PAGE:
Rental Car Insurance and Accidents in California
Everyone hears the rental car companies attempt to sell their rental car insurance at the rental car counter. If you have full coverage on your own car with a major insurer, you probably don’t need to buy anything more for a rental. The last thing anyone expects on their vacation or business trip is to be involved in a car accident. However, if you are involved in any kind of accident in a rental car, here are the steps you can take to ensure that your health, safety, and legal rights are protected.
Available Rental Car Insurance
You may have purchased the additional rental car insurance from the rental company at the time you rented the car from them. If this is the case, you should closely inspect the details of that additional car insurance. Depending on the type of insurance you purchased, you may owe absolutely nothing with respect to your accident for your rental car damage. If you made the decision to purchase insurance coverage for your rental car, you likely chose from one of these four options:
- Loss-damage waiver “LDW.” All financial responsibility for damage to the rented car is removed from the renter if the car is damaged in an accident. No liability coverage as to other parties is included here.
- Liability coverage ”LIS.” This coverage typically offers $1 million in liability coverage with the rental car, and includes uninsured motorist coverage, but the amount can vary, so you should ascertain the limits before you make this relatively expensive purchase. This may duplicate coverage you already have on your own car insurance policy. This is another reason that you should always know the limits and coverages in your own policy.
- Personal accident insurance. “PAI” This insurance covers medical costs following an accident. This could duplicate the “medical payments” coverage on your own car policy, buy many people have no “med pay,” and/or aren’t even aware of this type of coverage.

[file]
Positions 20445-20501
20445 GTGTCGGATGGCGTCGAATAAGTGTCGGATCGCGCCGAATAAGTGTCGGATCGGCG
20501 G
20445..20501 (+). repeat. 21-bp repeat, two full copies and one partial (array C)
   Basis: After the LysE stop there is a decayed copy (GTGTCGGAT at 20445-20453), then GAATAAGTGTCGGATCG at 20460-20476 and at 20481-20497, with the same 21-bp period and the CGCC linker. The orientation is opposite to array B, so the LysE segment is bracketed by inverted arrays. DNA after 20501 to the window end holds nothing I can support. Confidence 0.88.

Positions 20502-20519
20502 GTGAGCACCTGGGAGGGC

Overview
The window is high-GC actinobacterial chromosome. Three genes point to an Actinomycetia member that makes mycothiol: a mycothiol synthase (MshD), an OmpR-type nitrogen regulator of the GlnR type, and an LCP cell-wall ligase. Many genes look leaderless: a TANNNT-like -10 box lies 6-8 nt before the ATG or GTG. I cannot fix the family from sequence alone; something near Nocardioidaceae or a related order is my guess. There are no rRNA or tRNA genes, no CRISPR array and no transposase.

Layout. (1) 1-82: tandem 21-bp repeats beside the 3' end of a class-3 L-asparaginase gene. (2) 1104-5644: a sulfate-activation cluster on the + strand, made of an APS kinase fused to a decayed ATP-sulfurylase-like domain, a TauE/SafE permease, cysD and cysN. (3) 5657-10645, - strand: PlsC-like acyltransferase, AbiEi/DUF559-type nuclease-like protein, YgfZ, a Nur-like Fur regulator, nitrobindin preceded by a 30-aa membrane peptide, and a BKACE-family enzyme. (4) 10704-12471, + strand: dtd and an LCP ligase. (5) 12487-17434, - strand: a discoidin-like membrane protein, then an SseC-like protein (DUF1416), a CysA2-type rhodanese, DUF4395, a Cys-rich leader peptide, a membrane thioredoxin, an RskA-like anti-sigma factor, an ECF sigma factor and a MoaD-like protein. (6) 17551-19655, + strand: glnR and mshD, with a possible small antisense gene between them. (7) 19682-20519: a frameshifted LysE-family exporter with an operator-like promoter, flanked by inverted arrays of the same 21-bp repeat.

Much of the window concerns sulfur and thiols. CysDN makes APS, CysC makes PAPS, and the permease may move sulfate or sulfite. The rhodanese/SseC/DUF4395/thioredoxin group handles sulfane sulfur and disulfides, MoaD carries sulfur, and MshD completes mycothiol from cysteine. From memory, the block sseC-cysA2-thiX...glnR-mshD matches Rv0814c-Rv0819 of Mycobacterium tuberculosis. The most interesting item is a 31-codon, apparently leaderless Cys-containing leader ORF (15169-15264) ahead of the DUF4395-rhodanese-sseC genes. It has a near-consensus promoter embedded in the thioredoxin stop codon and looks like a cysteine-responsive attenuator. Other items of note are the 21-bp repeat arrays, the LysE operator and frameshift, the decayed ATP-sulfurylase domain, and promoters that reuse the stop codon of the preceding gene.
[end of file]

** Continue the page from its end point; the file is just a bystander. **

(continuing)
- Personal effects coverage. This insurance covers any personal property damage of an individual inside of a rental car due to an accident. Of course, you should never leave things of value in rental cars, which are major targets for thieves.
Personal Car Insurance and Credit Cards
In many cases, a person’s own personal car insurance policy will cover accidents involving a rental car. There are some exceptions involving those rentals for business reasons. It is always best to contact your insurance company to determine if your car insurance will cover rental car accidents.
Additionally, many credit card companies offer protection when used to purchase rental cars. These are obviously very specific to every credit card company, so you should contact the number on the back of the credit card you used to rent your car to see if you have any additional insurance coverage through the credit card. If you want to rely on credit card coverage, ask for the pamphlet they will send you which sets forth the scope and terms of the coverage.
Steps to Take After a Rental Car Accident
Many of the steps following an accident involving a rental car are very similar to those involved when you are in your own personal car. Following these steps can help you when you are involved in an accident in a rental car away from home.